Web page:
Almost everyone I know, including myself, have had some kind of event that has thrown us off track, hopefully temporarily. It’s not always easy to resume, like pushing the button on speed control. There are many reasons why it’s so difficult to regroup ones energy, purpose and drive to continue. We can feel emotionally and physically drained, fuel tank on empty and no immediate relief in view.
These life events range from the death of a loved one, a serious illness of a family member or ones self, and less major occurrences that can include being disabled, laid low for awhile with a health issue and even something like losing a job or being rejected repeatedly while trying to get an application or a manuscript accepted or just changing jobs from one track to another.
A neighbor down the street recently had his leg amputated, at first just above the knee and then all the way to his hip. His attitude appears to be I’m still alive and I intend to make the most of what I have left while I can. He has made great progress on a walker, has been fitted with a prosthesis and he drives his truck with his left leg. He is definitely getting back on track, maybe not with the same speed or ability but he is a great example of doing the best he can with what he has where he is.
A number of people who seem to lose a sense of purpose and the desire to continue have a hard time convincing themselves that the effort and energy required would be worthwhile and that it would be easier to just give up, give in and throw in the towel. The truth is that it would be easier. The encouragement and support of friends and family are well-intended, maybe even helpful sometimes, but they either don’t understand or if they do, their answers are what they would do, and those may or may not work for you.
It may be that we need to step back and “recalibrate,” a term I learned from an Intel employee who often used the term when she meant that we needed to have another look and see if our assessments were accurate and on track. Her experience from another industry helped us on numerous occasions to take another, different approach. It fits the “on track” metaphor because trains run on tracks that are definitely calibrated and recalibrated frequently. In the U.S. most tracks are exactly 4 ft 8 1⁄2 in or 1,435 mm. When I worked on the railroad, we spent a lot of time lining tracks and making sure they were the exact, correct width. Now machines do that job.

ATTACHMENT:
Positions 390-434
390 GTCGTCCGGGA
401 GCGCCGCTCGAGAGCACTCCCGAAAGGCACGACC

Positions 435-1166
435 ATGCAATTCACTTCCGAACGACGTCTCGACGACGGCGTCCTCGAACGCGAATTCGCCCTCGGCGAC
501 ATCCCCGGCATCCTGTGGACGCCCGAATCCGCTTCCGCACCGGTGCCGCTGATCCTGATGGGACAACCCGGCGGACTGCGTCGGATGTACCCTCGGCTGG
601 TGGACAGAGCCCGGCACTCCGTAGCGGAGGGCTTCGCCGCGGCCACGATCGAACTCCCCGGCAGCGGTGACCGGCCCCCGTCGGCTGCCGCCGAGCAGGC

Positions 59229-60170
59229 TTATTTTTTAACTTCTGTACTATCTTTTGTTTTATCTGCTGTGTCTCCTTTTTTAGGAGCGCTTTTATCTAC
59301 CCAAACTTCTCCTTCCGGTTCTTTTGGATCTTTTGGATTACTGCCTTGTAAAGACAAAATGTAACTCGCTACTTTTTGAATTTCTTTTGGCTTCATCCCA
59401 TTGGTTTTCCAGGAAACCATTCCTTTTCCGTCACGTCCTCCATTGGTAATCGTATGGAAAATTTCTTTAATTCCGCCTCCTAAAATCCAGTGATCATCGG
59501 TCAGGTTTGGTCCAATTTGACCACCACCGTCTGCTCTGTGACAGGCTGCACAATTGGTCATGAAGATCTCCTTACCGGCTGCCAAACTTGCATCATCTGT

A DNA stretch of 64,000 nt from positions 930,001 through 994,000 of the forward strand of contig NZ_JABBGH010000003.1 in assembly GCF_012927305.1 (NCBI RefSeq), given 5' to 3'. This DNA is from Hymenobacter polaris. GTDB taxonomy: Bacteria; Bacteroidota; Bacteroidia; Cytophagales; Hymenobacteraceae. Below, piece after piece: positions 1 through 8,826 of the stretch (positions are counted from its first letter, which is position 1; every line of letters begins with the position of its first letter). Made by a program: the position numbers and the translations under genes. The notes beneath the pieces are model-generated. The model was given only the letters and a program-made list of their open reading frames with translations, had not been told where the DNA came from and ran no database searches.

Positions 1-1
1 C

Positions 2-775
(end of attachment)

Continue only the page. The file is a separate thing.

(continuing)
So, what can we do to get back on track besides realigning the road ahead?
· Take time and don’t rush it. Step back and evaluate your choices.
· Make sure you’re doing what you can for yourself physically, mentally, emotionally and spiritually, meeting those needs for good health.
· Talk to someone who might understand and appreciate your challenges and perceived obstacles.
· Start with building a simple step-by-step plan and adjust it as needed. Take baby steps. It’s the way to move forward.
· Engage and connect. We are social beings and isolation sometimes delays getting back on track. However, there is also value in spending some time alone gathering your resources.
· Rediscover a new purpose or explore something entirely different. Consider giving some time as a volunteer.
· Realize that each day is a gift and what you make of it is up to you.
· Check in on your “attitude of gratitude” and how you might appreciate what you have in a different way.
· Read, listen, watch and pay attention. There are clues out there.
· Be KIND to yourself.
There is no magic formula or recipe that works for everyone. Each person has his or her own unique personality and figuring out what is going to work best for you is a process, not flip the switch and instantly be on a different track. And remember, breathe deeply while you consider the road ahead.